Not only is your physical location always changing, but so are the people around you. You can go from a campground full of families enjoying their vacations to a remote off-grid location surrounded by adventure-seeking mountain bikers. If you ever find yourself scrolling through TV channels or zoning out in front of YouTube because you have nothing to do…RVing full-time can definitely solve that problem for you.
We don’t own a TV and we don’t miss it. Seriously! Yes, we will occasionally stream things on our laptops and Steve still loves his football in the fall, but we spend our days and nights a lot differently than we did in the house.
We are hiking two to three times a week and seeing absolutely epic natural wonders. We’re exploring new towns and sampling brews at the local breweries. We are buying local produce at farmers markets and cooking up fancy dinners. We are sitting in our camp rockers having happy hour around a campfire while listening to a gushing river. Though this lifestyle isn’t always a “vacation”, I can honestly say we are never, ever bored.
Reason Three: No More Yardwork!
Do you hate to mow the lawn or wish you never had to pick weeds again? How many hours a week do you spend doing yard work or how much money do you spend to have someone else do it? Same goes for cleaning the house. How long does that take? Have you ever felt like your entire weekend is spent doing chores and NOT relaxing?
When you full-time RV, you don’t have to worry about the yard anymore. You don’t have one! If you are in a campground they maintain it for you. If you’re out in nature, there is nothing to maintain. The time and money we spend on yard work is literally 0 and Steve is loving every minute of it.
I can’t say quite the same thing about cleaning. We do live in a 200 sq ft trailer but it’s our home and I like to keep it neat and clean even when we are camping in the middle of nowhere.
However, cleaning the Airstream on average takes about 20 minutes and that’s for a pretty deep clean! Daily tidying is about 2 minutes. That’s it! We have a lot more time to spend having fun rather than doing those chores that had previously devoured our weekends.
Reason Four: Find Your Forever Home
Steve and I met in Tucson, Arizona where we both moved for work. We both really liked living in the desert but we had nothing tying us to all those cactuses besides our jobs. But, if you asked us where we would like to live, if we could choose anywhere in the country…We would have no idea what to answer. We just hadn’t seen enough of it!
Like many, we have always chosen where to live based on outside influences such as family obligations or work assignments. We had no idea where we would settle down if we could make the choice. As full-time RVers we get to explore communities all over the United States.
While we are enjoying our travels and seeing the sights, we are also figuring out what we like and dislike in places to live. We like being able to walk or bike places so we aren’t forced to drive everywhere all the time (save that gas money, baby!). But we also like being able to go hiking and get into the mountains or swim in a lake on a hot day – so, being in the middle of a big city isn’t right for us. Cost of living matters and is a factor, as is average temperatures and precipitation (all that time in the desert we would miss our sunny days!).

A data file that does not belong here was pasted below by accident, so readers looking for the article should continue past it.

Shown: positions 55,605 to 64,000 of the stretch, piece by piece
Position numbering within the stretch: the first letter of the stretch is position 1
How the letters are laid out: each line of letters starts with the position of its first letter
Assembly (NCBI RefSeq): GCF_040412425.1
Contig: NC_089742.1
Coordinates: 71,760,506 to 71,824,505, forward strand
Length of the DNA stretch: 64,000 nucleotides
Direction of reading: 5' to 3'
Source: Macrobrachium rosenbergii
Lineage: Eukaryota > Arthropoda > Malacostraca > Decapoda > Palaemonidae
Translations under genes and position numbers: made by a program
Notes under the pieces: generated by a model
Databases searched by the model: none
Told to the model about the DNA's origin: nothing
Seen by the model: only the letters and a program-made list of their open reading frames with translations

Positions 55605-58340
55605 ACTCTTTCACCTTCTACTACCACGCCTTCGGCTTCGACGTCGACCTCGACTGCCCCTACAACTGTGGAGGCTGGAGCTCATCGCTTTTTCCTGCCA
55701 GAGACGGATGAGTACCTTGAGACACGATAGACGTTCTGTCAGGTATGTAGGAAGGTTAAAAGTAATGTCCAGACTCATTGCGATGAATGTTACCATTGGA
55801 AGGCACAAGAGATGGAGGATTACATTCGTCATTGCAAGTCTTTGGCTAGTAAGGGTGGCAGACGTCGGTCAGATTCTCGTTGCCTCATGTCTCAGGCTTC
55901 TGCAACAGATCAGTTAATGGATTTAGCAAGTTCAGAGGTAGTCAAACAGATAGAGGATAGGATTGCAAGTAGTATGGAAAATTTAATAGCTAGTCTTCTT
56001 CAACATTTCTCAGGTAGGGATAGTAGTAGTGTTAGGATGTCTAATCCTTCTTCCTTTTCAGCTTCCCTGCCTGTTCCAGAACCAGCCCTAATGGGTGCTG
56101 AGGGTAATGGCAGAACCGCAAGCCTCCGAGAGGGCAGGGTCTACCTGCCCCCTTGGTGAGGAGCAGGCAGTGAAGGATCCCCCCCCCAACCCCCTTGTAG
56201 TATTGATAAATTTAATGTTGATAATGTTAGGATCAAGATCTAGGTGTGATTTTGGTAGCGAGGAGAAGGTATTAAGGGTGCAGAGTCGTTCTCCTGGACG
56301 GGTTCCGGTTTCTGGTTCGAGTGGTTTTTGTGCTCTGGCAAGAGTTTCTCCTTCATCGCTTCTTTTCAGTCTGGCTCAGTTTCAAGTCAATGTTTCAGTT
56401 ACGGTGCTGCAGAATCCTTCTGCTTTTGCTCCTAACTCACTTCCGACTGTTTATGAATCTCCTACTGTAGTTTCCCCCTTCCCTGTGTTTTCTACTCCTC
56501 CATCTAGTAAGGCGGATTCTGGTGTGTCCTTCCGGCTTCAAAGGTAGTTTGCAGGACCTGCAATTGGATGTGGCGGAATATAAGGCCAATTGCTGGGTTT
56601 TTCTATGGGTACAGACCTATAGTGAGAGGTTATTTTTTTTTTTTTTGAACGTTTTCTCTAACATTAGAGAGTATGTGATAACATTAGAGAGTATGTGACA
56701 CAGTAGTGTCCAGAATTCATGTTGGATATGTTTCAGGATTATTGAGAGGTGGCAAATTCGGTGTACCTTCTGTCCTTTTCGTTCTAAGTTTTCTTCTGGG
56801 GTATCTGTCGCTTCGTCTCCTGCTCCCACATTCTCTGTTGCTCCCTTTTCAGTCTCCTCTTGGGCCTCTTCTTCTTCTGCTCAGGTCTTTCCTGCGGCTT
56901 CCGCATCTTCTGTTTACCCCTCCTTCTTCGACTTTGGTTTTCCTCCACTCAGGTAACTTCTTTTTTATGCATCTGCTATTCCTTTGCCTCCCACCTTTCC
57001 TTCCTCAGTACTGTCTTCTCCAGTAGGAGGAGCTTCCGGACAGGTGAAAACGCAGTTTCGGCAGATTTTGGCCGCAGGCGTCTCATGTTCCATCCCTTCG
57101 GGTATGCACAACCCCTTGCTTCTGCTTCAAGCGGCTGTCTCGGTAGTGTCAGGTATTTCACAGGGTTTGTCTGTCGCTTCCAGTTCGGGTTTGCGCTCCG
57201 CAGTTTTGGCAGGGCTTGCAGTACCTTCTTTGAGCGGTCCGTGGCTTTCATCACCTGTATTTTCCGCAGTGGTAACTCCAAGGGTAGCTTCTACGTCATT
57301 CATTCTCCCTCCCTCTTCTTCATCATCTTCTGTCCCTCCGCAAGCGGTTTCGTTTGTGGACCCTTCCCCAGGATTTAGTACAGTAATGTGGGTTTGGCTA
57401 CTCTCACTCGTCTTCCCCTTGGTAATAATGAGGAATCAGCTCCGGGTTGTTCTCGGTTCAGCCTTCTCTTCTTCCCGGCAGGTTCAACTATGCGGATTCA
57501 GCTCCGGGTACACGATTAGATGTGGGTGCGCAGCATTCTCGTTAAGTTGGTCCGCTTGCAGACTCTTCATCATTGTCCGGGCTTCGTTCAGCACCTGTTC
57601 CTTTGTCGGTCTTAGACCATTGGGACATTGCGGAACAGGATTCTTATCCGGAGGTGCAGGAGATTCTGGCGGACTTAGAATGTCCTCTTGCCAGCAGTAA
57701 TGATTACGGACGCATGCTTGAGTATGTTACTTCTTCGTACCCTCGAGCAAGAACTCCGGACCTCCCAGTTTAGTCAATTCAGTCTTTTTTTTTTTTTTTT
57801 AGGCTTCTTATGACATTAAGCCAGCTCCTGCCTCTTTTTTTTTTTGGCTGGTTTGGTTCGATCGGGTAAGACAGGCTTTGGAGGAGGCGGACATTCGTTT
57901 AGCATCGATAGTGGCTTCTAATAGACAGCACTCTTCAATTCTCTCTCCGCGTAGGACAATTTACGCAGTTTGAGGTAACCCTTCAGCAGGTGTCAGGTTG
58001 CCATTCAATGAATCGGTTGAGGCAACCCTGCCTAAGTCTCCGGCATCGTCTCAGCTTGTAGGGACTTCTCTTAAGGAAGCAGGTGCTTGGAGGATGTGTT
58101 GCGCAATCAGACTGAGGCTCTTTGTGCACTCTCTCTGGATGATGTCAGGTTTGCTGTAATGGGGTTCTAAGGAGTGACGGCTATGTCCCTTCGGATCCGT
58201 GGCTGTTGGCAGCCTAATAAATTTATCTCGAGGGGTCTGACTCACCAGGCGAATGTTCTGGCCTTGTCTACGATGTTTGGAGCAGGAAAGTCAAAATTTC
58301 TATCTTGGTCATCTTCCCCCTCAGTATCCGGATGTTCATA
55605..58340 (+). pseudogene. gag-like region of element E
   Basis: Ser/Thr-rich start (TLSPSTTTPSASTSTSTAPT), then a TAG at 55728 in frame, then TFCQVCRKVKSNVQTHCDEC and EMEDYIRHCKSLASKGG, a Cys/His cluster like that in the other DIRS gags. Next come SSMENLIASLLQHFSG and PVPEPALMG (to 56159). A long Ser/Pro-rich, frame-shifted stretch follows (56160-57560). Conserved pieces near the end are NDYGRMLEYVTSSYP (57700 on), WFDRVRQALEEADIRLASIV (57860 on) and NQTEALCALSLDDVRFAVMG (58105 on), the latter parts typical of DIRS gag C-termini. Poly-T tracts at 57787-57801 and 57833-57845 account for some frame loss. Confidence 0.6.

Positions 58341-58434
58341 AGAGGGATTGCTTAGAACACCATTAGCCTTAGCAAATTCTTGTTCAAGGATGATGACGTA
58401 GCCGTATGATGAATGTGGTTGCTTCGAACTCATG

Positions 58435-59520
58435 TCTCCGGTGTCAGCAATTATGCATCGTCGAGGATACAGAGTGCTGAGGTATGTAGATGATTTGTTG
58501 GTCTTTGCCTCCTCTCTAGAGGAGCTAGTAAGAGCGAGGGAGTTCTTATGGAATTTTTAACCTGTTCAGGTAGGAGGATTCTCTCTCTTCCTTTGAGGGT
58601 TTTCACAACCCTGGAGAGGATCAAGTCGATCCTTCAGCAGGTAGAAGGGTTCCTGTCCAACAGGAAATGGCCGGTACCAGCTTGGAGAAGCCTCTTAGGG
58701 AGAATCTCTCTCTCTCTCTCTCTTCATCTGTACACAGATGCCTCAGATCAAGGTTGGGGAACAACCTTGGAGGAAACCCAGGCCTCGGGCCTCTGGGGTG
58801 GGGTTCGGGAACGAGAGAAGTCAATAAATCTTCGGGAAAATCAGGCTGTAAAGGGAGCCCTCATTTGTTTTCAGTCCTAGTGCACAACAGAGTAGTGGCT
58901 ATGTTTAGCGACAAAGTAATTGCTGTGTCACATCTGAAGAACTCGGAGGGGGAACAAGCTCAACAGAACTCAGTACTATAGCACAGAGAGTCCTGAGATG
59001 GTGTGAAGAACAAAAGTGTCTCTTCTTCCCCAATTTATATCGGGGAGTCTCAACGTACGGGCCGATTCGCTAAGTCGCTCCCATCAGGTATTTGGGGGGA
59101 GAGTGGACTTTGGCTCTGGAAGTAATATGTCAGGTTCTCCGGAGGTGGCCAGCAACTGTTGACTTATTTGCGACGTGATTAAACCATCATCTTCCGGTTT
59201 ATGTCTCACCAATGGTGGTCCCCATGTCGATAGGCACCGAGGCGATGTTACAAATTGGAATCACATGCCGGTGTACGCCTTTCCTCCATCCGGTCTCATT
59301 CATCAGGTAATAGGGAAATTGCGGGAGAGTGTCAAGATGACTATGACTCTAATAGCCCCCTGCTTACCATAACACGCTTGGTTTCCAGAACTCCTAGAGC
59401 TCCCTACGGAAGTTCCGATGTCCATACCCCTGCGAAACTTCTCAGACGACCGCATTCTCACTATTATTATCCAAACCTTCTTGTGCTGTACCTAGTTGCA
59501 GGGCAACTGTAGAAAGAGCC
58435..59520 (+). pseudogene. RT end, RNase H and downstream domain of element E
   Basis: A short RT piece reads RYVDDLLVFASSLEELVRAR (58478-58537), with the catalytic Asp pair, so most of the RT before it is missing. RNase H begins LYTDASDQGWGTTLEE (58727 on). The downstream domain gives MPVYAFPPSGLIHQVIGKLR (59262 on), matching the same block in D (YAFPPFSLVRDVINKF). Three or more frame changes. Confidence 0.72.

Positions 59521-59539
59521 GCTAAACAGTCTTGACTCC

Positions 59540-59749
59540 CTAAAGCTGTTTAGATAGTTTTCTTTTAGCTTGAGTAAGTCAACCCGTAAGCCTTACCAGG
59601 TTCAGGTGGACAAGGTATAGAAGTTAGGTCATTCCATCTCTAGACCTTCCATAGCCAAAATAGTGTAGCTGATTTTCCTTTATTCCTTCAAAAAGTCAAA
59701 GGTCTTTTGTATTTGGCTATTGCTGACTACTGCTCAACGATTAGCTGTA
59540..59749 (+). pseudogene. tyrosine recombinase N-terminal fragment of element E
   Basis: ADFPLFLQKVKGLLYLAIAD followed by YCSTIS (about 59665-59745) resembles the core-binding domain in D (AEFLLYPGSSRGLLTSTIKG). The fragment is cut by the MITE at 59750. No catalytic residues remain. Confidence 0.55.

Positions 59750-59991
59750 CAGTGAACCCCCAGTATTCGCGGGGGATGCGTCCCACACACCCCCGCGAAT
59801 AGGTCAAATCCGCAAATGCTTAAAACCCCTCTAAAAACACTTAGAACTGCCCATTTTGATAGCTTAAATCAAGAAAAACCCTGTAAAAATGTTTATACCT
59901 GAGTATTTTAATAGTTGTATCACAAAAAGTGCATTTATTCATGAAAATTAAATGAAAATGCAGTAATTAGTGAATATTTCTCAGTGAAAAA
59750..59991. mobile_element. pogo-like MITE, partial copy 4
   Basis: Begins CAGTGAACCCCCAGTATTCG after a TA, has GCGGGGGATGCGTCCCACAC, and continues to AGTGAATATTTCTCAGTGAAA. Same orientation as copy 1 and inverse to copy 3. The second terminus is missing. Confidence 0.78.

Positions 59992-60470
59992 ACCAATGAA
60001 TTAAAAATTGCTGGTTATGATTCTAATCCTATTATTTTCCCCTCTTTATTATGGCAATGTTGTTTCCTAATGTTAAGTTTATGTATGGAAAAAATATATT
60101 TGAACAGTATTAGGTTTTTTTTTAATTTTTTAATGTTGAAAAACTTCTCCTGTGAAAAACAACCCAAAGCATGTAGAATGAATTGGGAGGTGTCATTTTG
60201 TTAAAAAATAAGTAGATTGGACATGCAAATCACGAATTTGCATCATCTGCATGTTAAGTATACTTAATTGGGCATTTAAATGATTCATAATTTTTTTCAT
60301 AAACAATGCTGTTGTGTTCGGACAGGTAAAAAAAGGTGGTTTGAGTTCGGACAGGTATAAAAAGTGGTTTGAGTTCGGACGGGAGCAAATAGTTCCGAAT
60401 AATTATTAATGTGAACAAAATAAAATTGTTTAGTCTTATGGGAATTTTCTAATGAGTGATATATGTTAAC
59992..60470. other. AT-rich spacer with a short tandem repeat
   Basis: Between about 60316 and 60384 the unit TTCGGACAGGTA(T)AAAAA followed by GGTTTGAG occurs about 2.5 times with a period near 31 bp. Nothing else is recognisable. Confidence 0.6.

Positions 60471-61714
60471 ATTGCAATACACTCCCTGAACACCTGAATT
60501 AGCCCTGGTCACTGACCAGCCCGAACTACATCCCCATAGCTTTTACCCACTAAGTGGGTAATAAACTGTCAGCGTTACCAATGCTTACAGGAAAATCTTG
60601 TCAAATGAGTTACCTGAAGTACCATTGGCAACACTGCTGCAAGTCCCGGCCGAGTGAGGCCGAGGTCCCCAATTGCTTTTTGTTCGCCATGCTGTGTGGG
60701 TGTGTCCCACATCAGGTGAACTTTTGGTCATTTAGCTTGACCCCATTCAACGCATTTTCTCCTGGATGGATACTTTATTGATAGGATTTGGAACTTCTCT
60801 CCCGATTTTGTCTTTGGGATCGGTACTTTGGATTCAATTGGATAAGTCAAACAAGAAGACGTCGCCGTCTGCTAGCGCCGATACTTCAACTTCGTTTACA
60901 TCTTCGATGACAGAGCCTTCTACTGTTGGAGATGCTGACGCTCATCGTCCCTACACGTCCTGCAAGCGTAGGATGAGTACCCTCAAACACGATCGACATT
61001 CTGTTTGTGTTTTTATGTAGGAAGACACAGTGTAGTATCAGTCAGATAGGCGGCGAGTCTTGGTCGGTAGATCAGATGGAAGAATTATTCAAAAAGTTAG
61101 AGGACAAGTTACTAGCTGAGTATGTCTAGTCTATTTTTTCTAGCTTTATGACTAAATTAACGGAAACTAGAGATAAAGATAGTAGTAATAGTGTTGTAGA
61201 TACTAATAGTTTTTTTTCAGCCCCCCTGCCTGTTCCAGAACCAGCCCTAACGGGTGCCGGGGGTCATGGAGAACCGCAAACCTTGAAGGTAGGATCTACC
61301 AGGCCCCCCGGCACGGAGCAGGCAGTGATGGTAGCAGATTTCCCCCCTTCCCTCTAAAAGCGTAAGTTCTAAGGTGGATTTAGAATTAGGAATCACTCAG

We have met countless full-time RVers who are on the lookout for their forever home. We’ll be RVing until it’s no longer fun and when we quit we will have a short list of the places we know we will LOVE to live. What better way is there to find them than by living in them?
Reason Five: Family & Friends Come First
Steve’s folks full-time RVed for nearly 13 years, and I’ll never forget what happened when his grandparents passed away in northern Arkansas. Steve spoke to his folks nearly every week and, as full-time RVers, they camped right outside of his grandparents place taking care of things for the family. Cleaning the house. Selling old junk.
Even selling off the house and property.
Those are all things that needed to be done, and their lifestyle enabled them to spend a couple of months in the comfort of their own home – right where they needed to be.
One of the major questions that we were asked before hitting the road was about friends and family. How were we going to make friends and spend time with people if we’re always on the move? It’s something we struggled with, too, because we didn’t know exactly how to answer that question.
We quickly learned that the flexibility we have with our lifestyle makes it easy to see friends and family – and, frankly, to make new friends too (social media helps with that, big time!). We can drive wherever we need to drive. We visit whomever we want to visit.
We’ve spent weeks in driveways of friends over the past several months. Every night, we’d have happy hours and cook dinner together. During the days, we’d adventure together. Hike together. Bike together. Everything…together. In reality, full-time RVing has made a huge difference in the number of friends that we have and in our ability to see them.
It’s one of the things that surprised us the most about full-time travel.
Reason Six: You Hate the Summer/Winter
Steve and I hate extreme weather on both ends of the spectrum, and one of the greatest benefits of full-time travel is the ability to “follow the weather”. This means that in the summer, we spend a lot more time in the Pacific Northwest and, in the winter, we’re bumming around in the warm and sunny air of Arizona. We have family in AZ, so that makes the decision very easy.